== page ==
Im trying to find a pain management doctor, and its way harder than i thought. I have some bad discs that cause me alot of back pain, and i have to continue to work, in a somewhat strenuous job. I dont have a choice. The pain also affects my ability to function as a mom, a single widowed mom. I have to be able to do things in life.
I went to see a new pain man. specialist and i just was very disappointed with the options he gave me. I've had two epidurals before with no relief. The doctor told me my pain was chronic, not going to be fixed, i know this. Well he suggested he do another epidural but slightly different. At any rate, before that could even get scheduled etc. we discussed medication options. He ended up perscribing me baclofen for spasms, topamax for the pain(which i told him i've taken before for other reasons and didnt like its side effects, and percocet- 1 5/325mg every 6 hr as needed. HUH. See this is where the problem occurs. Please dont judge, but i have a high tolerance for pain meds. I have taken Percocet before for back problems, but 1 every 6 hours doesnt even touch my pain. And i told him this. I know this is where the doctor doesnt like to be told what to do, blah blah etc but i just wanted him to listen to me. I acknowledged the fact that the combination of the meds may work better but... He didnt budge. So i have been trying his regimen and no way is it even touching me. I called and ill have to wait to be seen blah blah. I just dont understand how its like you go to a PAIN SPECIALIST and you walk out and have another 30 days in pain. Now im ambivalent because i dont think he listened or cared to really listen to me. I really thought he would have perscribed me something long acting with a short acting for as needed in between. what he gave me is more for BT pain. Even 10mg would have been a lil better.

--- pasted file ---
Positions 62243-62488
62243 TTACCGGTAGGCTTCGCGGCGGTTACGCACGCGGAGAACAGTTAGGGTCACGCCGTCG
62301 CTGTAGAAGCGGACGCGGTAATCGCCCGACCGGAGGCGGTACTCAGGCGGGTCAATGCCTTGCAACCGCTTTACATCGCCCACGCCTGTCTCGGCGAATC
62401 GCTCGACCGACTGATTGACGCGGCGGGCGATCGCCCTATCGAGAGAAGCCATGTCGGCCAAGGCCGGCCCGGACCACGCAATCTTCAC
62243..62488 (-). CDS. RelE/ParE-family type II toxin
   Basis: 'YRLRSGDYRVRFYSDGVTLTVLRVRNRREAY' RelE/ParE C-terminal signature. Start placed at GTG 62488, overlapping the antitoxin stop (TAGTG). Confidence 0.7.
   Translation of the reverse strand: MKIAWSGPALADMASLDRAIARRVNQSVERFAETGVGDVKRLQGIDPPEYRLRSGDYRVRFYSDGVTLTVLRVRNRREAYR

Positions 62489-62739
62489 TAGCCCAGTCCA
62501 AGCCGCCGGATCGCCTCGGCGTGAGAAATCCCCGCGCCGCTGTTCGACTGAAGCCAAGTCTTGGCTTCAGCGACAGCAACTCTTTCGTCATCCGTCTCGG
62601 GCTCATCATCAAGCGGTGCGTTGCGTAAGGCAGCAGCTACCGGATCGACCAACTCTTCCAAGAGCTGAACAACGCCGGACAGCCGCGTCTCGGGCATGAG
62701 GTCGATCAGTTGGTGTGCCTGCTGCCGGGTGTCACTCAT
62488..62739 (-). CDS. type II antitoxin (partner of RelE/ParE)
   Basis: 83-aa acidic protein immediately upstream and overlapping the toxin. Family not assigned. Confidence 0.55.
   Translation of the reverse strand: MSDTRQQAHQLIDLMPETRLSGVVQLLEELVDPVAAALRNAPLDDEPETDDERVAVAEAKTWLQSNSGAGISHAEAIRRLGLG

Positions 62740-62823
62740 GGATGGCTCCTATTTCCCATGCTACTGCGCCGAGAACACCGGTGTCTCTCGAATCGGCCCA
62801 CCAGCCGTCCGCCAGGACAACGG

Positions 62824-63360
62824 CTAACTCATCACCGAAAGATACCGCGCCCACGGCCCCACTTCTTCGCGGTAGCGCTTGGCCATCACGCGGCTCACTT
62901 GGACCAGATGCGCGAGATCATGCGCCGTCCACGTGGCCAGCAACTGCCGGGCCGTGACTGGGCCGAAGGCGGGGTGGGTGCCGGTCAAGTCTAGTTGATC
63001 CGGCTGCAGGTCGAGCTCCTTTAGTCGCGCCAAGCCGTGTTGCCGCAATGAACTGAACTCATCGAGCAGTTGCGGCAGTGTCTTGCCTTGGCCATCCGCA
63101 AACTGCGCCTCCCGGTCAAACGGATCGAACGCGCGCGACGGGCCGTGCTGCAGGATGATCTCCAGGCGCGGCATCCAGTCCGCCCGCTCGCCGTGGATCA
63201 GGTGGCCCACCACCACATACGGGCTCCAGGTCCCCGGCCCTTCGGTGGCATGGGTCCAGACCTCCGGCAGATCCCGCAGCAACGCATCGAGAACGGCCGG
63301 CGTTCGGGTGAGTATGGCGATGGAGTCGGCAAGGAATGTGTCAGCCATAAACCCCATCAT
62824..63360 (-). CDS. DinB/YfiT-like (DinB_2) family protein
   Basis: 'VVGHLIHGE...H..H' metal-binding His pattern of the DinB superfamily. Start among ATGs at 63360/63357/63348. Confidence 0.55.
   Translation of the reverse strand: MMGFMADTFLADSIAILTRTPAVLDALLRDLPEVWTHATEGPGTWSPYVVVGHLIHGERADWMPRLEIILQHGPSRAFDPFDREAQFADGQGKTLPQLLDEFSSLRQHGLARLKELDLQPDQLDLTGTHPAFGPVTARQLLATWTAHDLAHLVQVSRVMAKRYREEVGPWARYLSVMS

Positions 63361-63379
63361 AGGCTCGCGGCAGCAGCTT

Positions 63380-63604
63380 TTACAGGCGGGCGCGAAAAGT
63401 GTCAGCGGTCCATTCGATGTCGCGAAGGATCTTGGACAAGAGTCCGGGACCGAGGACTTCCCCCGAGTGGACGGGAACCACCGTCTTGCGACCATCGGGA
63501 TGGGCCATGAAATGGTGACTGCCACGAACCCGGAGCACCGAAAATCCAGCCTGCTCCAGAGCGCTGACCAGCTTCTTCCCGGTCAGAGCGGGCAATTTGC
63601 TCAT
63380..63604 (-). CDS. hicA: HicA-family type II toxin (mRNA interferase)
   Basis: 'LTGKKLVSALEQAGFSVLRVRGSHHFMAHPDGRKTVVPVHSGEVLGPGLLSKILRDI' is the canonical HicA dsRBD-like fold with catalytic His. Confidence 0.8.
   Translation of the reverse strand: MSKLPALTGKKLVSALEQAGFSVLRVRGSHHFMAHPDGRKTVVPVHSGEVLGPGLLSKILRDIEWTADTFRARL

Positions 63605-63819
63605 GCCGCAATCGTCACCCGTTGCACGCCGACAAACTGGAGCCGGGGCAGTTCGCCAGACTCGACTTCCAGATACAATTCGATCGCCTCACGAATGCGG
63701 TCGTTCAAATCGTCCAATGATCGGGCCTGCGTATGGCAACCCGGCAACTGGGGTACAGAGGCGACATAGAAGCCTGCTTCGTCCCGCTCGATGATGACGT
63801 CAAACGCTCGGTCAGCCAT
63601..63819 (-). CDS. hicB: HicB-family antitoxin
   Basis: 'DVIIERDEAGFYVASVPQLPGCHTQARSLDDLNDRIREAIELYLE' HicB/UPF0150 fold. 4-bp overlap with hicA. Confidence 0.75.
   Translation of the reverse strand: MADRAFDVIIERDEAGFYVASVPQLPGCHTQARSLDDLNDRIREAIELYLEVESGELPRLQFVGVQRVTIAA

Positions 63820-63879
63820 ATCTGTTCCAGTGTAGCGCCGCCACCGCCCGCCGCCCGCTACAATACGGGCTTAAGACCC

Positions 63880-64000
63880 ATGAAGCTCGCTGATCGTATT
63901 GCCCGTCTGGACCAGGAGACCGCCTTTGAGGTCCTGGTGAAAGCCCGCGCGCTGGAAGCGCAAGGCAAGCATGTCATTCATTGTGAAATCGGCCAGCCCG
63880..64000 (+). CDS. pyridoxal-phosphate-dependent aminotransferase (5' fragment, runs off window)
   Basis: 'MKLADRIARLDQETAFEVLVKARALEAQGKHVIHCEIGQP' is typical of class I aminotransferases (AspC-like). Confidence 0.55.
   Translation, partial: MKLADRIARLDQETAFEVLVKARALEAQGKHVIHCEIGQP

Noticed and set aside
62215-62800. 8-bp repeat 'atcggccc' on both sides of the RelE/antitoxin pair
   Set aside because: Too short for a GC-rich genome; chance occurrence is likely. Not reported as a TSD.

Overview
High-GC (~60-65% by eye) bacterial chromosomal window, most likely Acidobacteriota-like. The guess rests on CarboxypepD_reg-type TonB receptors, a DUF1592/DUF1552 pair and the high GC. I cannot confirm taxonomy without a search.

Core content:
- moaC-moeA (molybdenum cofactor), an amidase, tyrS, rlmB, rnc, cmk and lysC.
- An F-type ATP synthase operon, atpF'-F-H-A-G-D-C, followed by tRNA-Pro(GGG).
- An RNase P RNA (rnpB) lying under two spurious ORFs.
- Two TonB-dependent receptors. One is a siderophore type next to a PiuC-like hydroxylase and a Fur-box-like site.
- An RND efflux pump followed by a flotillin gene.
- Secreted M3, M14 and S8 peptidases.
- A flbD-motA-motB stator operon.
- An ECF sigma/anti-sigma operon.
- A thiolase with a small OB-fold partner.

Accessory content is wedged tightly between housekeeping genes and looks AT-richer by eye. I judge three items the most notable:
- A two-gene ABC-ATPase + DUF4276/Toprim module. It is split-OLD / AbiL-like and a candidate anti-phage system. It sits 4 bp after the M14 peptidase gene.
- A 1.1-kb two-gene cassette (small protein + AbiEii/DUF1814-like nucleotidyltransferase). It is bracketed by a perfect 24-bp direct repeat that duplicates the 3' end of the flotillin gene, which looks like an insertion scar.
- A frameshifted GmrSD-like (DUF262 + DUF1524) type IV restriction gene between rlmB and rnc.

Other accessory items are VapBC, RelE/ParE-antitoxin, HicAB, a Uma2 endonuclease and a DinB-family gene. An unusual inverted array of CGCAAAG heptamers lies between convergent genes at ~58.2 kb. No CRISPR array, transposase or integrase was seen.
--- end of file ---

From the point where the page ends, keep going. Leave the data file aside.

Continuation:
At any rate, I need advice. i have heard it may take awhile to find the right doctor, the one that clicks with you. Do I just go and make a new appt with another PM or what? Sorry so long, I've just been in pain a long time and finally got the appt and now this.
I can only suggest that you keep looking; it's frustrating on so many levels but there really is nothing else to do. There are some doctors who use good, common sense and don't underprescribe. One of the problems is that there is so much money to be made in doing procedures and injections, and not so much in just prescribing meds. One can only keep on trying until we finally get lucky.
Have you seen a spine specialist yet? If not, that is another route to pursue. A definitive diagnosis can help a good pm know just what you might need both in the way of procedures as well as pain meds. Have you had any surgery? I assume you have had an MRI at some point that disclosed your problems but without knowing the results, I would be hard pressed to make any other suggestions. I do know that my spine specialist (an ortho with a fellowship who devotes his practice to the spine only) also prescribes my pain meds and has never hesitated to give me what he thinks will help, while my pm doesn't believe in pain meds for a person like me who has a pain pump.
Please let me know if there is any way I can be of further help.
Lumbar surgery x 7 over the last 30 years.
cervical fusion...2 levels
medtronic pain pump implanted
Last surgery Oct, 2010, 3 levels
Last edited by Administrator; 07-04-2011 at 12:22 AM.
The following user gives a hug of support to maltluver: starlet66 (07-03-2011)
I know that it may be frustrating but you have to remember, you are a brand new patient to this practice, this doctor. He doesn't know you from adam, and it is going to take time for him to establish some level of trust , just as it will for you to come to trust him as well.
As far as him starting you on a long acting pain medication goes, or a higher mg. short acting medication, that is not going to happen, no matter how many doctors you see.